MIAMI - Call it the curse of the optimist. But I still hold out hope for the Brooklyn Nets.
Go ahead, I’ll pause while you snicker.
I’ll consent to the psych evaluation, if that would make you happy.
I know the facts as well as you. The Nets are in a 3-1 hole to the two-time defending NBA champion Miami Heat, who can close out the Nets Wednesday night in AmericanAirlines Arena.
With all due respect to Kevin Durant, the MVP of all MVPs is not on the Oklahoma City Thunder. He’s on the Miami Heat. He has two rings. He will tell you he believes he has a higher calling.
LeBron James was the unstoppable force Monday night in the Heat’s 102-96 win in Game 4 of the Eastern Conference semifinals, scoring 49 points, making the key assist, playing great defense down the stretch.
Got it. Got it. And got it.
So why hold out hope? Why still believe in a mini-miracle?
Because although the Nets don’t have a player that can match up with James – no NBA team does - they have a better and deeper team, one that understands all the steps in this playoff dance.
"Just one," forward Paul Pierce said after the Game 4 loss. "We've just got to get one game. That's the mindset.
“The series is far from over. We've got to go down there, try to get one game and force the series back at home."
That’s what we hold out hope for. Forget the daunting task of winning three straight. Win one.
Force the Heat to return to Brooklyn, where Monday night Barclays Center experienced a seminal moment:
On Monday night, Nets fans set a new standard. They represented in force and with passion.
They arrived early, stayed late and were so loud the building’s remarkable cleaning crew might have found a lung or two after Game 4.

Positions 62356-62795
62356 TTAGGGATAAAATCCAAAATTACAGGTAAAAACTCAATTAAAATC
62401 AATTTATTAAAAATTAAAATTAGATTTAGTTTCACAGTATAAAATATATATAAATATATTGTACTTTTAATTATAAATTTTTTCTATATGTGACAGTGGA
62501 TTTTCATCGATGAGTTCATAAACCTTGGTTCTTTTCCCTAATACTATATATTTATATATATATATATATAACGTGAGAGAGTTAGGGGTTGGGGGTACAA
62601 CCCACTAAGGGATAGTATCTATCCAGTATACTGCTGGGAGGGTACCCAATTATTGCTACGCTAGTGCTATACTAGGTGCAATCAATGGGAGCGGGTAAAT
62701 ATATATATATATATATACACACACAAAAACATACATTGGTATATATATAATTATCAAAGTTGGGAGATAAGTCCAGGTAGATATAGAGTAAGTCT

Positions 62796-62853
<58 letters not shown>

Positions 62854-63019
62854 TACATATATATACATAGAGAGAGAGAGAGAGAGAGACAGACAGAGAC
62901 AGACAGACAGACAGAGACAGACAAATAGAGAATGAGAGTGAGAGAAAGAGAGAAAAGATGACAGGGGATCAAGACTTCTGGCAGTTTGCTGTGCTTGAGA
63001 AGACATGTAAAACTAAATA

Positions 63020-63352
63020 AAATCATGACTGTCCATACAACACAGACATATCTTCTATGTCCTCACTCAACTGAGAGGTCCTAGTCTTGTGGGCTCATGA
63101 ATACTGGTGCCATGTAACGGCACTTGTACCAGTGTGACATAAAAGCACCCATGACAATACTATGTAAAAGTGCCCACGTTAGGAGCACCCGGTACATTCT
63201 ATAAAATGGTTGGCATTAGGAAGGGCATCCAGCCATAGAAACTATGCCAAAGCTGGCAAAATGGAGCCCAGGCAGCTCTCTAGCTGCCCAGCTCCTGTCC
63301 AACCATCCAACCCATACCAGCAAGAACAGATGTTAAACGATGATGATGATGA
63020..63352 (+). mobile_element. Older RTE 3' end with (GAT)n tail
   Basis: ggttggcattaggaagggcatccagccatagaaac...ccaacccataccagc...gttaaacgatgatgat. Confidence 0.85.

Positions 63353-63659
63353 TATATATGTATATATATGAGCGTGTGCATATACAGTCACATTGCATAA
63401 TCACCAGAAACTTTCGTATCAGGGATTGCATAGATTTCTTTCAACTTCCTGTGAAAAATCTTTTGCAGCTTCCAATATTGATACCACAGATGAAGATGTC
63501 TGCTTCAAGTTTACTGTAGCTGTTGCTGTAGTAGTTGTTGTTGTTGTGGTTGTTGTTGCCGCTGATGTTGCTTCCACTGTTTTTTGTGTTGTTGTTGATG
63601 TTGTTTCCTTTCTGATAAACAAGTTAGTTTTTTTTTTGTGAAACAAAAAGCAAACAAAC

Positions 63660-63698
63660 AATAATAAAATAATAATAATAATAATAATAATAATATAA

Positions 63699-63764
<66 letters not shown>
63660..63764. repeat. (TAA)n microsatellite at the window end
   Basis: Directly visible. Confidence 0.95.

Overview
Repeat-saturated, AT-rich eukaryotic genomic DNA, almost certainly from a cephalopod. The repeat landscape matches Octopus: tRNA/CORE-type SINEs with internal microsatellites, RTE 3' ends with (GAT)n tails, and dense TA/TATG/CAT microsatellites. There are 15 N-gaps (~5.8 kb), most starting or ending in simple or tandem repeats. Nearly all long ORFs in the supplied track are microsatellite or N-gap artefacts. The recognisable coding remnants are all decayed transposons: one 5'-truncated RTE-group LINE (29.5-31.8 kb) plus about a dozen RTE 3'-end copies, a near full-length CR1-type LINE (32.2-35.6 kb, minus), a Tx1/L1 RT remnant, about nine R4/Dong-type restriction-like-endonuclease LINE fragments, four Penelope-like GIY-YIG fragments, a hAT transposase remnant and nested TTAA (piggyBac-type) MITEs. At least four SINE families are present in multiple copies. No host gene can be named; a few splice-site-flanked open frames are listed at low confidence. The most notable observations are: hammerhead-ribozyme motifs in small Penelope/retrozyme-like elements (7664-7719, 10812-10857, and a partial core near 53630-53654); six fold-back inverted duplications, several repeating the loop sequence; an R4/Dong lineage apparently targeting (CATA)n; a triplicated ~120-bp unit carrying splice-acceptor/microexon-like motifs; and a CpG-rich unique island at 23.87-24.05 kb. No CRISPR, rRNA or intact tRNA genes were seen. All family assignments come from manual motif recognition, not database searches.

Yes, it was that loud, especially when they gave the basketball cathedral on the corner of Atlantic and Flatbush Avenues a Barclays Premier League game feel.
We hear the Heat were mocking the Brooklyn fans after the game. Their sarcastic chant of, "I Believe That We Will Win," reverberated around the visiting team locker room.
No worries. You win, you can cheer and chant and pound your chest. Bottom line, the Heat executed better than the Nets down the stretch.
But if James didn’t have one of the great playoff games of his career, if he didn’t tie his playoff record with those 49 points, if he didn’t post the most points in the playoffs since he joined the Heat, the game is over before those final three fateful possessions.
So here’s the question: As great as he was in Game 4 - and when you bear witness to the greatness that James was Monday night you cannot deny it but you can ask - can he put forth that effort and have that success in consecutive games?
Again, we are not thinking about a Game 6 or 7. We’re thinking of Wednesday night. And we’re asking one question:
Can James be the force in Game 5 that he was in Game 4? Can anyone?
Because if he can’t, then the Nets have every reason to believe this series can return to Brooklyn.
The Nets outrebound the Heat, 40-33. They shared the ball better – 22 assists on 34 field goals compared to 14 assists on 37 baskets for Miami. They had an edge in points in the paint, 44-42.
So the series stands at 3-1 and everyone from Midwood to Miami is talking about James. Fair enough, but consider this:
The Rangers trailed the Pittsburgh Penguins 3-1 and Tuesday night there’s a Game 7 in Western Pennsylvania. The Penguins have the best player in hockey, one of the best ever, in Sidney Crosby, who led the NHL with 104 points this season.
Yet Crosby and Co. have had two chances to close out the Rangers and haven’t. But we’re getting ahead of ourselves.
We’re not talking about Game 7. We’re talking about Game 5. We’re talking about James being exhausted and really, does the rest of this Miami Heat team look as potent as the ones we saw in 2012 and 2013?
“We’re going to start with one game in Miami, and take it one game at a time, one possession at a time,” said point guard Deron Williams. “That’s all we can do.”
It just might be enough to win Game 5.